There is nobody who loves a nice budget Handwoven, like I love a nice budget Handwoven. I have largely avoided the custom Handwoven craze, the stockings, the resale value, all of that noise. I certainly can appreciate a beautiful Handwoven when it passes through here, but my heart definitely goes out to those Handwoven wraps that remain accessible to the everyday wrappers out there – especially those that come with an important message behind them. When Kush Textiles asked to send me some of their Handwoven wraps to try out, how could I refuse?
In the tradition of some of my favorite Handwoven wrap brands, Kush Textiles is woven by artisan weavers in Guatemala. When I say “artisan weavers”, I mean Mayan women in the town of Cajola. Kush Textiles works with an organization, Para Adelante that focuses on advancing the opportunities of the women in the community of weavers that these woven wraps come from. When you purchase a woven from Kush Textiles, you are not only getting the opportunity to experience the extravagance of a handwoven that has been produced in limited quantities, you are also contributing to the community that this woven wrap came from. Kush Textiles is proud to be a part of building and maintaining the elementary school in the village that these wovens came from, as well as offering scholarships for women in the community to earn a higher education through a college degree or technical program. My interest in artisan handwoven wraps, is mainly driven by my desire to support the industries that have been creating fabric with which to wear our babies for generations now – yet are largely missing out on the market value that many Western weavers have been basking in. It is this awareness that puts brands like Kush Textiles firmly on my radar.
I have had the pleasure of testing not one, but two of the woven wraps that Kush Textiles is offering to the masses: The Duchess, and a Diamond Weave Garnet & Gold tester. They both were so different from each other, it is worth it to tell you about them both separately.
The Diamond Weave was the first to visit me. It stayed for over a month, so I had a long time to get a feel for it. Weighing in at around 318 g/m2, this medium-thick wrap had all kinds of support for a toddler. As you would expect from a handwoven, the weave was very loose, giving it a lot of bounce. Despite the fact that this wrap was blankety thick, it still had a very airy quality to it. The weave was loose enough to let air through, contributing to the kush and the infallible support that the wrap offered. It was heavy in hand though, so despite being airy – it would not be my first choice for a summer-weight woven wrap. The softness and moldability makes it completely acceptable for a squish wrap, despite the thickness.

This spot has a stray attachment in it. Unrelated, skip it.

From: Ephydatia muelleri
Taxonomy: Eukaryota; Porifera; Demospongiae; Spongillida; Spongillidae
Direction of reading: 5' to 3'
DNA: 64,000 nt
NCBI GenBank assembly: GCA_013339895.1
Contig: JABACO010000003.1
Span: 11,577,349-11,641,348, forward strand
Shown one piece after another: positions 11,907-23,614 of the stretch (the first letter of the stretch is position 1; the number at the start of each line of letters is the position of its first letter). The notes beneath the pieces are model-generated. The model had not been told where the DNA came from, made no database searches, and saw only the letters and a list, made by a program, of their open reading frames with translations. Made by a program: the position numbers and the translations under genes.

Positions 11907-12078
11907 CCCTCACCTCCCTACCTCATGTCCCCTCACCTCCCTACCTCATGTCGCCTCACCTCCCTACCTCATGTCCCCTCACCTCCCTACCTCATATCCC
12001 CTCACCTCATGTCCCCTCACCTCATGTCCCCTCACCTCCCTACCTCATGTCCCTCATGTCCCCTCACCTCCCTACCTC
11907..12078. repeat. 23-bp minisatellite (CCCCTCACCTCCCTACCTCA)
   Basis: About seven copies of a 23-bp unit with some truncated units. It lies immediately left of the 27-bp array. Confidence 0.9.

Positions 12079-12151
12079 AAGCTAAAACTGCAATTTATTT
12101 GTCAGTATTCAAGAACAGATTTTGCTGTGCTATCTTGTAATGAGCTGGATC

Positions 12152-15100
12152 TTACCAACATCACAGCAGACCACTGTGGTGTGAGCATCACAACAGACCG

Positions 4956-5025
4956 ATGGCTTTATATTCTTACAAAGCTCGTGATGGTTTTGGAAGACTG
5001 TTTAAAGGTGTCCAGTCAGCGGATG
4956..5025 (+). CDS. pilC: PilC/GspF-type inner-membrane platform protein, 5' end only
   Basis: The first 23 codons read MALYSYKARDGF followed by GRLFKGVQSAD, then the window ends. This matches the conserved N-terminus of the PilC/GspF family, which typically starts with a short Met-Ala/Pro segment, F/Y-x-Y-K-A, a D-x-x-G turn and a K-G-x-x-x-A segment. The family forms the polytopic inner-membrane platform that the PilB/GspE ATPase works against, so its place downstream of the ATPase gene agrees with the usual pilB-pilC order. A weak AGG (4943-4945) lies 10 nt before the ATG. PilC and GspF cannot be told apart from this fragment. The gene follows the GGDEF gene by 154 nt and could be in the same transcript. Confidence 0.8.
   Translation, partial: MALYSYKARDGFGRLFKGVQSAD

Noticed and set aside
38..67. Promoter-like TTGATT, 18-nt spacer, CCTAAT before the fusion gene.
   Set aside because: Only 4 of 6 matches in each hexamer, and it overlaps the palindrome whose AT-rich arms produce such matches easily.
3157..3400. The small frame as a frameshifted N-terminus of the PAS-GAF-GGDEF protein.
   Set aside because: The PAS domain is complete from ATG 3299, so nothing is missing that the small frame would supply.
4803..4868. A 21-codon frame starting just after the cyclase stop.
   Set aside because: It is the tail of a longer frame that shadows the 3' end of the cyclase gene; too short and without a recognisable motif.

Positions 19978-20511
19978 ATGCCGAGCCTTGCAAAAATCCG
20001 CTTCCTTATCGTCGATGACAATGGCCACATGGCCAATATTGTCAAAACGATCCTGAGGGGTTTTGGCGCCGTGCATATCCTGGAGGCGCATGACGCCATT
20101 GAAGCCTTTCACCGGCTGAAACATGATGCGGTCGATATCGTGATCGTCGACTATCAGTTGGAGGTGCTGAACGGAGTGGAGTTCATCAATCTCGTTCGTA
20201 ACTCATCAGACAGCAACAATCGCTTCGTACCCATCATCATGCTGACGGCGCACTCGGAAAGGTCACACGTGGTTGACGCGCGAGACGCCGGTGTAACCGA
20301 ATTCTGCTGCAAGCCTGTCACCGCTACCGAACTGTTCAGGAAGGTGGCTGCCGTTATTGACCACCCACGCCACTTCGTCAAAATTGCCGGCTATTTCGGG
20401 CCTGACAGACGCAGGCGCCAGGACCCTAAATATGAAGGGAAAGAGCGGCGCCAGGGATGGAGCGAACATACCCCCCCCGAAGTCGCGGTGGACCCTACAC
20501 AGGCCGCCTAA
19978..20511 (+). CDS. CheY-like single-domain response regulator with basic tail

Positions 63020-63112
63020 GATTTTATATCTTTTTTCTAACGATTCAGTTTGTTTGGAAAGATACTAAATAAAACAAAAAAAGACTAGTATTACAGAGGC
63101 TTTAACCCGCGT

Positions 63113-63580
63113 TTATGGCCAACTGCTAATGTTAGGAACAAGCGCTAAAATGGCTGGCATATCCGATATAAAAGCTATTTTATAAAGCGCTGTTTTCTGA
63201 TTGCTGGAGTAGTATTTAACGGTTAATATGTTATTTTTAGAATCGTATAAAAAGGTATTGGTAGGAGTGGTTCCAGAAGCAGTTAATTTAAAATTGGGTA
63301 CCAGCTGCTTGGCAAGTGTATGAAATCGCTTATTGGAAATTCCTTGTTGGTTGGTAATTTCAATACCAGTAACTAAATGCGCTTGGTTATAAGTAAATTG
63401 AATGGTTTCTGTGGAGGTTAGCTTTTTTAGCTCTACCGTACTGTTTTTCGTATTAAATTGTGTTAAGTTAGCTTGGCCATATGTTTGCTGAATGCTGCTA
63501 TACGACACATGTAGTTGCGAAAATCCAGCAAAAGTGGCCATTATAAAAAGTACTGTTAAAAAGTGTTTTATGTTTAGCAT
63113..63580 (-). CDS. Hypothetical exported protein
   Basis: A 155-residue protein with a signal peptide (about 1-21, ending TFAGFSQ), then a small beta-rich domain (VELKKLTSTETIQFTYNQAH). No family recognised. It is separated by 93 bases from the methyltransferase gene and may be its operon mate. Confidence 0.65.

Duchess was a totally different experience. It did not have the same “bounce” that the Diamond Weave had. It was a rock-solid handwoven, with tons of toddler support, but very little give. Weighing in at 364 g/m2, this handwoven rests comfortably in the “thick” category. In carries like the Double Hammock, I found that it was difficult to get a nice tight carry – as it had little stretch built in to the weave. But when it came to a ruck, this woven wrap killed it with the kush factor. I could wear my 30 lb. toddler with little to no movement over an hours’ time. I found that it was essential to get a nice tight carry with this wrap though, unlike the Diamond Weave which gave you some room for error.
Neither of the wovens had a texture I would describe as particularly grippy. It had just the right amount of staying power. The passes would slide with little to no effort, but the thickness would keep them in place once they were there. With both wovens, I was able to utilize some knotless finishes – with zero movement in any direction. Good thing too, because the knot on one of these beauties needs its own hashtag…
I am beyond thrilled to have gotten to visit with these beautiful handwovens. I know that the $435 price tag on a 3.5 meter woven may seem out of the “budget” range for some people. For me personally, this price is in line with the value that we *should* be placing on artisan weavers and the generations of experience that they are bringing to the table. It is time that we start compensating artisan weavers equally across the board, regardless of the country from which they originate. This may be an unpopular opinion, but it is one I feel strongly about.
Thank you Kush Textiles for the work that you are doing to bring these weavers into the light, and for dedicating yourselves to the principles of Fair Trade that should be standard anyway. To say I am looking forward to what the future holds for your company, would be an understatement. ❤